A substitute for varnish is produced by adding to 100 parts of casein 10 to 25 parts of a 1 to 10 per cent soap solution and then 20 to 25 parts of slaked lime. The mixture is carefully kneaded until a perfectly homogeneous mass results. Then gradually add 25 to 40 parts of turpentine oil and sufficient water for the mass to assume the consistency of varnish. If it is desired to preserve it for some time a little ammonia is added so that the casein lime does not separate. The surrogate is considerably cheaper than varnish and dries so quickly that paint ground with it may be applied twice in quick succession.

Zapon Varnishes

In the case of many articles which have been colored mechanically or by the battery, particularly with large pieces, an opaque varnish is used as a protection against atmospheric influences. The so-called brassoline, of a brown color, negroline, black, and zapon, which is colorless, are employed, according to the color of the article. The last-named varnish is most commonly used, and gives a fine and durable coating, insoluble in almost all liquids which would come into consideration here, except that it will wash off in soap and water. Zapon varnish is a solution of collodion cotton and camphor in amyl acetate and amyl alcohol, and was formerly used to preserve old manuscripts and legal documents. In the process of zaponizing, the article is slightly warmed and immersed in the varnish, or the latter is applied with a brush. The solution is very durable, and has the advantage that after drying it will not show edges, rings, or spots. Zapon varnish which has become too thick must be diluted, and the brushes must be kept from becoming dry. If it is desired to give an especially warm tone, the article is treated with brushes which have been drawn over beeswax or mineral wax.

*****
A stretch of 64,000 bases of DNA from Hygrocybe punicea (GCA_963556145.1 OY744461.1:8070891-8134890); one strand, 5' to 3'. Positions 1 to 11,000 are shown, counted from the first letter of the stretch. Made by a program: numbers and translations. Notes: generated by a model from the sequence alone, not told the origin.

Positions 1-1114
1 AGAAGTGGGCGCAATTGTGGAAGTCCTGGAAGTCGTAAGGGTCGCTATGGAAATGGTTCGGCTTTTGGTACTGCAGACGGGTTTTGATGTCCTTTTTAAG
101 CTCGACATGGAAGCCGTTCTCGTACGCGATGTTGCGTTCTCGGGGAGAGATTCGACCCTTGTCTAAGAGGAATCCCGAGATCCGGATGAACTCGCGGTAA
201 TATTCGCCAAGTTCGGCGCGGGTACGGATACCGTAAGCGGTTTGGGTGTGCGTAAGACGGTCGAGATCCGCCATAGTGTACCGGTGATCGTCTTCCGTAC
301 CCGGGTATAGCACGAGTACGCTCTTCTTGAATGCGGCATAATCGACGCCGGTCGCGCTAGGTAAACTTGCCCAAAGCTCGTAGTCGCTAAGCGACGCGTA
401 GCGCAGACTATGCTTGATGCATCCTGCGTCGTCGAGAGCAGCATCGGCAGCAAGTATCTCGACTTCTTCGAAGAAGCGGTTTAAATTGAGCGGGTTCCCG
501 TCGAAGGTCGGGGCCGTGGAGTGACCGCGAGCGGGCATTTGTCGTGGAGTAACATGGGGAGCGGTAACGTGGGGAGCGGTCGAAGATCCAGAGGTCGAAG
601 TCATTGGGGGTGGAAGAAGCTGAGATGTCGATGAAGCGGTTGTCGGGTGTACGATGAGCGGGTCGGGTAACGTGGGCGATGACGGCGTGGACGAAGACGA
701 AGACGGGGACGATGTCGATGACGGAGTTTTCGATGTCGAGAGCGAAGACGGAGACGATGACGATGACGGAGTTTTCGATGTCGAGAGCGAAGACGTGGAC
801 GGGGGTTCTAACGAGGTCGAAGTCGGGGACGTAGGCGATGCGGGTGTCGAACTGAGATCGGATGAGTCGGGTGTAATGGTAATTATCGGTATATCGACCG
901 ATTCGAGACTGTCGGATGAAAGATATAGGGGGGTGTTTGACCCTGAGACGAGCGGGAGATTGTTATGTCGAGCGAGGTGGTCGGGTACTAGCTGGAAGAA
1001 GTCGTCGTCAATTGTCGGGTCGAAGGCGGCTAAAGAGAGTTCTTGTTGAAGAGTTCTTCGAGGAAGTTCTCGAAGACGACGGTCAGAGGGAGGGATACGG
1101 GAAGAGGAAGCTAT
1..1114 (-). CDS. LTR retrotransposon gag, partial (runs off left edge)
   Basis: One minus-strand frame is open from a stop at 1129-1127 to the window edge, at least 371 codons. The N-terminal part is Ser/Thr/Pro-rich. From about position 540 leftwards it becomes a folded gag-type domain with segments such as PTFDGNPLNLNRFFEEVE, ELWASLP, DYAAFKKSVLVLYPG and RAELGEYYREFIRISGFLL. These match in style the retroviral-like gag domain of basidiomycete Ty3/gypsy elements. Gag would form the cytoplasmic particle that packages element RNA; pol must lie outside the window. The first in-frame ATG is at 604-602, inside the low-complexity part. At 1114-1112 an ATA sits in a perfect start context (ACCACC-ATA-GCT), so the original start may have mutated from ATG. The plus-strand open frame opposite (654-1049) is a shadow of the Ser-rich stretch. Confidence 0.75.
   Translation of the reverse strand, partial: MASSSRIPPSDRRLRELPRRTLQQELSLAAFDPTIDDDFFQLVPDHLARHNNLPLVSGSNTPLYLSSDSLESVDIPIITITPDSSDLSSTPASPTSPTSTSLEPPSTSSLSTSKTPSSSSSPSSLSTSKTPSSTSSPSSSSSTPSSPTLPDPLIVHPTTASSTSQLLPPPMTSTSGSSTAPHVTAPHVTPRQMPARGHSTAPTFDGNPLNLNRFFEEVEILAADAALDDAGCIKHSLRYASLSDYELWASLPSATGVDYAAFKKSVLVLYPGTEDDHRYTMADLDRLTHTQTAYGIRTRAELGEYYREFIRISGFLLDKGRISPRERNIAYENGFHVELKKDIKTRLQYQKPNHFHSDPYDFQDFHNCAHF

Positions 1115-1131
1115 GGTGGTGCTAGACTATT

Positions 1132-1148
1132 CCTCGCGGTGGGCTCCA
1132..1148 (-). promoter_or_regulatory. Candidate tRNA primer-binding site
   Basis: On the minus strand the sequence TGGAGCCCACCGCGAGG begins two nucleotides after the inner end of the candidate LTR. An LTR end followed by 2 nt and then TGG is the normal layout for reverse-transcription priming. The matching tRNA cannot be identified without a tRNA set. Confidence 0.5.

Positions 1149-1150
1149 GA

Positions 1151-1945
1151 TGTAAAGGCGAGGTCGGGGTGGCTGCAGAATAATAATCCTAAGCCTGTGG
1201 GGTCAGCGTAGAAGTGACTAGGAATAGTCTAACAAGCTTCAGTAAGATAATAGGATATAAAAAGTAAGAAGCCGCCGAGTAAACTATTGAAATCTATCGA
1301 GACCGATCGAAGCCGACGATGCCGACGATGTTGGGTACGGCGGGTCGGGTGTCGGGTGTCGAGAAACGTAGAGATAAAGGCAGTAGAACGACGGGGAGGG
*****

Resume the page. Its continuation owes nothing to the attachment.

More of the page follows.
For the production of zapon or celluloid varnish, pour 20 parts of acetone over 2 parts of colorless celluloid waste, allowing it to stand for several days in a closed vessel, stirring frequently until the whole has dissolved into a clear, thick mass. Admix 78 parts of amyl acetate and clarify the zapon varnish by allowing it to settle for weeks.